In the summer of 1973, I was transported to the shores of Windermere, ‘The Great Lake in the North’ to appear as ‘Titty Walker’ in the classic movie of ‘Swallows and Amazons’, starring Virginia McKenna and Ronald Fraser.
We were fortunate enough to film the scenes set in Rio at Bowness-on-Windermere before the original green boat sheds were demolished in favor of an amusement arcade.
George Pattinson brought along his steamboat the Lady Elizabeth, which you can see here beyond the Windermere skiffs pulled up on the shore.
George’s personal collection made up the basis of the Steamboat Museum now rebuilt and known as Windermere Jetty, where we found the Lady Elizabeth under restoration.
Eighteen foot long, she was built in New York State in about 1900 and brought to England, so was likely on Windermere in 1929 when Arthur Ransome wrote ‘Swallows and Amazons’. She sank off Cockshott Point beyond Bowness, but Mr Pattinson salvaged and renovated her in 1955. You can read more here.
Other exhibits included the exquisite steam launch Osprey, in fine fettle with her copper steam kettle kept brightly polished. I knew her from taking part in a Steam Boat Association rally on Windermere in 1991.
The RNSA dinghies used to play Swallow and Amazon in the 2016 movie can also be seen in the wet dock at Windermere Jetty.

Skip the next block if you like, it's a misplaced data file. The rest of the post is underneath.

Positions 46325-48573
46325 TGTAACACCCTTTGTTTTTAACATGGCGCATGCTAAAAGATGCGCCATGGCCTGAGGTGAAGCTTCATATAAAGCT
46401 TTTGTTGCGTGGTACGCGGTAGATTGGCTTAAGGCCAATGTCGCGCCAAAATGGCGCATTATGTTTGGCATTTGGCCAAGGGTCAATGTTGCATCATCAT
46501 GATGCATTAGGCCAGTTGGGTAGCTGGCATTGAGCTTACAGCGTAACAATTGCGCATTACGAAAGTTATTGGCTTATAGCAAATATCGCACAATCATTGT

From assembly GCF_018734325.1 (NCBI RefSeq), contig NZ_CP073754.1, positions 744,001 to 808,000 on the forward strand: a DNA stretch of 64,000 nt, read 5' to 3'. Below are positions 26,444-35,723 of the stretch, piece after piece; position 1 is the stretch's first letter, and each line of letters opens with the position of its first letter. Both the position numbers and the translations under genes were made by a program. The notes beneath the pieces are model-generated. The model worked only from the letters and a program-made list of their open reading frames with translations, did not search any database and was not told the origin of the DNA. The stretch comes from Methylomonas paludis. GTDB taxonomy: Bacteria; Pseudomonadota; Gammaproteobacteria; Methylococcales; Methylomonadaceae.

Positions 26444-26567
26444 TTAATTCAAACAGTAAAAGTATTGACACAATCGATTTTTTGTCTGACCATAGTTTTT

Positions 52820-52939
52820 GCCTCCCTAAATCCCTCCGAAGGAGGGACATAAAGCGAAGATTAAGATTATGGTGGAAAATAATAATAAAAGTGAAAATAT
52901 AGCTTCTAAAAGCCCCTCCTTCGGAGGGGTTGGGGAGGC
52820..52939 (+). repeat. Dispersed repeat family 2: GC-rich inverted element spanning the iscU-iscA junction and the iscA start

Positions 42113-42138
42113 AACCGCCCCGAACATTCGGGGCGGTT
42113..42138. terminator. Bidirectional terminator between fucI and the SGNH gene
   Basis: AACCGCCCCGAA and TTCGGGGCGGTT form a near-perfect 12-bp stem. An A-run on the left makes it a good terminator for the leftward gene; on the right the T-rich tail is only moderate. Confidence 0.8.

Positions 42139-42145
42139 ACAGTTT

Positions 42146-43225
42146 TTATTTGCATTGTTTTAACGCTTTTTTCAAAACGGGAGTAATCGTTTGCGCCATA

Look up, and you can spy a green beetle on an old burgee.
Arthur Ransome’s dinghy Conch-y-bonddhu, known as Scarab in his books, is on display with Beatrix Potter’s rough, flat-bottomed rowing boat (the pointed bows of which can be seen here hanging on the wall to the right).
It was good to be able to examine Conchy’s rigging. You can read about her here.
The museum has many other treasures including the hull of the oldest yacht in existence in the Lake District.
Every one of the forty boats exhibited has a story to tell. You can find out more about visiting Windermere Jetty on their website here.
The Windermere skiffs can still be seen up the road in Bowness where you can begin to look for locations used in the original film.
If you don’t already have a copy you can read about ‘The Making of Swallows and Amazons (1974)’ here. This includes maps and chapters on how to find the film locations.
To learn more about the film locations, please click here.
The ebook on ‘The Secrets of Filming Swallows and Amazons’, which is similar, is available on all ebook platforms, including Kindle here.
A weekend spent steam boating on Windermere in 1991, is featured in ‘Funnily Enough’, a diary of a year when everything changed, can be found here.
I look forward to returning to Windermere Jetty when the Lady Elizabeth is on back the water! The museum will be opening soon.
You can read about the 1901 steam launch Daffodil that I helped to renovate here.